I was planning to use Pythons is_land function, to differentiate between land and sea. However, after some inspection, I have major concerns in the accuracy. I can't find anything about this in the documentation, so I hoped anyone here could help me.

I initiate the basemap with high resolution, and a low area threshhold to help differentiate:

map = Basemap(projection='merc', resolution = 'h', area_thresh=0.001)

When I try this function, it returns true even though I choose points clearly not on land:

>>> map.is_land(39.784004,3.345337)
>>> map.is_land(39.789808,3.3395)
>>> map.is_land(39.799041,3.332291)
>>> map.is_land(39.863371,3.346367)

The three last ones is out at sea.

Anyone here that has used this function, and maybe got some tips to how I can make it more accurate, or if there is some (preferably) Python substitution, or other open source programmable solution to check if a number of points is at land or not.

Thought maybe I needed to map the points first, no better:

>>> map = Basemap(projection='merc', resolution = 'h', area_thresh=0.001)
>>> lat,long = map(39.784004,3.345337)
>>> map.is_land(lat,long)
>>> lat,long = map(39.789808,3.3395)
>>> map.is_land(lat,long)
>>> lat,long = map(39.799041,3.332291)
>>> map.is_land(lat,long)
>>> lat,long = map(39.863371,3.346367)
>>> map.is_land(lat,long)

3 Answers 3


The reason why it doesn't work is because the arguments for is_land(xin, yin) are referencing the grid, and aren't latitudinal and longitudinal coordinates, they're simply the index values.

Since is_land(xin, yin) takes index values and not lat/long coordinates, you need to find out the index values on the map for the coordinates you're interested in.

map = basemap.Basemap(
lat, long = -37, 158
x,y = map(long, lat)
>>> map.is_land(x,y)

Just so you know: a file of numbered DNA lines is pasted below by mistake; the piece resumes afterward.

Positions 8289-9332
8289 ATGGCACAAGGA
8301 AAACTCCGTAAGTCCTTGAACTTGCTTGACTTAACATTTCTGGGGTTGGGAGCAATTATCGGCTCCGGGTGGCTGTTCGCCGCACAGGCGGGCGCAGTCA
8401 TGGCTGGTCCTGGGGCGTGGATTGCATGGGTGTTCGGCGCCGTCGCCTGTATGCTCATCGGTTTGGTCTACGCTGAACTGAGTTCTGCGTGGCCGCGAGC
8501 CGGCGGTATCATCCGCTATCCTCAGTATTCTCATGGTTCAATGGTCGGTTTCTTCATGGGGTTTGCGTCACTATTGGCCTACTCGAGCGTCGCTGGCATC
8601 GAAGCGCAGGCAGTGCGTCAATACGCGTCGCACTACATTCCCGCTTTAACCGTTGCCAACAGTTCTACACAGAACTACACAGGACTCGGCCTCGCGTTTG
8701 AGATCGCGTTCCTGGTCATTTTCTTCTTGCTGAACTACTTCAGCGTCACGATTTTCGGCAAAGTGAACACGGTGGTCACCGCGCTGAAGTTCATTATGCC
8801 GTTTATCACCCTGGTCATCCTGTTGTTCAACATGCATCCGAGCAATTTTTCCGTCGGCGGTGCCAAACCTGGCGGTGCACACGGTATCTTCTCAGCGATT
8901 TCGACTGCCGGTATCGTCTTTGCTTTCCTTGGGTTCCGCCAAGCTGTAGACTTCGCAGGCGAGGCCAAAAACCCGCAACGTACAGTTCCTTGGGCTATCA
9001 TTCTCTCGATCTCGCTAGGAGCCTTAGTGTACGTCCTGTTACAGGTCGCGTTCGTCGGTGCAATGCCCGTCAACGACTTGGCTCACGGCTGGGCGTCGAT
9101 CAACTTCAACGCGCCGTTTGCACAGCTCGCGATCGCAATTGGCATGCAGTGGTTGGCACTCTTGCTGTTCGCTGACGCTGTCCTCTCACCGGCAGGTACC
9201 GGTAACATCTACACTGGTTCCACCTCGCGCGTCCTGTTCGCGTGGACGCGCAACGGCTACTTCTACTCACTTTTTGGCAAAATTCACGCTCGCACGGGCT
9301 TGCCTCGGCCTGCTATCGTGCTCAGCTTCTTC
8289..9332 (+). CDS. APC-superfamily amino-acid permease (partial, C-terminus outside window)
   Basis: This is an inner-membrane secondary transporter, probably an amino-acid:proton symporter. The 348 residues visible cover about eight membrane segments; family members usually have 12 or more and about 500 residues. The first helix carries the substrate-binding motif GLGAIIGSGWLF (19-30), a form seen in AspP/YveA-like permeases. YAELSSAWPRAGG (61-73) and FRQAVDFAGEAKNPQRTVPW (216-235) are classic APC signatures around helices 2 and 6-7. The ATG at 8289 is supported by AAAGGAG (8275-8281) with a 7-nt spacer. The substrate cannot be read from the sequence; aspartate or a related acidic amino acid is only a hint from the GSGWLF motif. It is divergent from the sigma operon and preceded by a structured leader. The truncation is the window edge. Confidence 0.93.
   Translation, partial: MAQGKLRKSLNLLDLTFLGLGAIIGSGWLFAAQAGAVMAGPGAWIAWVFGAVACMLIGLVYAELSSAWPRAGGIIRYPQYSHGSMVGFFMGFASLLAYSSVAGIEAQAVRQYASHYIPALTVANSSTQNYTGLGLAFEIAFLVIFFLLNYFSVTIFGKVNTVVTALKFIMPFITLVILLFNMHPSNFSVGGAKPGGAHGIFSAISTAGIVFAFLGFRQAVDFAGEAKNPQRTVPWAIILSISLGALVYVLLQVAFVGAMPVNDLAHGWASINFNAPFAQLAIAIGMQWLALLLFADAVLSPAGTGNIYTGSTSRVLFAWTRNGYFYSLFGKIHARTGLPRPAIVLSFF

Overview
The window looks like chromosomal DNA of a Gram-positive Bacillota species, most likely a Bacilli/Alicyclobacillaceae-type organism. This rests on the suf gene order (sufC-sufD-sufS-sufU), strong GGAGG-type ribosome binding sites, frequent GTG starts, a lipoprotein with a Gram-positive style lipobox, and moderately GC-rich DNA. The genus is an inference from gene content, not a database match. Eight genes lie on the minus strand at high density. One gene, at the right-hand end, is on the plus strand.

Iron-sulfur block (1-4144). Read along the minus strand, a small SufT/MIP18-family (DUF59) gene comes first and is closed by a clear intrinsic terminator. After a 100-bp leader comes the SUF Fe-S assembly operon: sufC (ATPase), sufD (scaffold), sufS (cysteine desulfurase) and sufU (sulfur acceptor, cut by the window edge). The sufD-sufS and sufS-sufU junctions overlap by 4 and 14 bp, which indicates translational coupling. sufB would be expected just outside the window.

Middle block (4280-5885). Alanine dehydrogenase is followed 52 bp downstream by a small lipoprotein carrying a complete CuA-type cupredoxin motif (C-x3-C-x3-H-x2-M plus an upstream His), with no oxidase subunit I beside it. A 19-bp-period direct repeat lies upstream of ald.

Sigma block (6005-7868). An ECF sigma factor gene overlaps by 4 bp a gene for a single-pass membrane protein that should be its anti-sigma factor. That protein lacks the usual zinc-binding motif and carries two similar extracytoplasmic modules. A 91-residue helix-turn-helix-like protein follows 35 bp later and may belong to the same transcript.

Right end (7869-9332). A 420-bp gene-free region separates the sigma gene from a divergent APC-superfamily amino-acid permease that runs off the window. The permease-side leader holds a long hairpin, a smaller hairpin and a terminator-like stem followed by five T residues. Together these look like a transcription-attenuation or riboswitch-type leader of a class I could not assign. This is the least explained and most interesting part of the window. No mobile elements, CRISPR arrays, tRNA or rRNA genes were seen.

Those lat and long coordinates are off the coast of Australia, so this works. x and y don't need to be integers, they can be floats.


Notice that the arguments for map are map(long, lat).


The documentation says "Calling a Basemap class instance with the arguments lon, lat will convert lon/lat (in degrees) to x/y map projection coordinates (in meters)".

So you are passing in points around 39.789808E, 3.3395N - those are definitely on land (in Kenya). If you were hoping for points near the coast in Spain, you've just reversed the coordinates. Read the documentation again - "lon, lat".

You are using lat and long as variable names, but you are really getting X and Y (which would be closer to longitude and latitude, not latitude and longitude).

This is a very common issue in geospatial applications. It usually helps to remember its mostly Cartesian concepts, so X then Y.


I've written a small package with a function that is much faster than basemap.is_land() https://github.com/toddkarin/global-land-mask

It provides a global binary mask of land/ocean at 1 km resolution.

Your Answer

By clicking “Post Your Answer”, you agree to our terms of service and acknowledge that you have read and understand our privacy policy and code of conduct.

Not the answer you're looking for? Browse other questions tagged or ask your own question.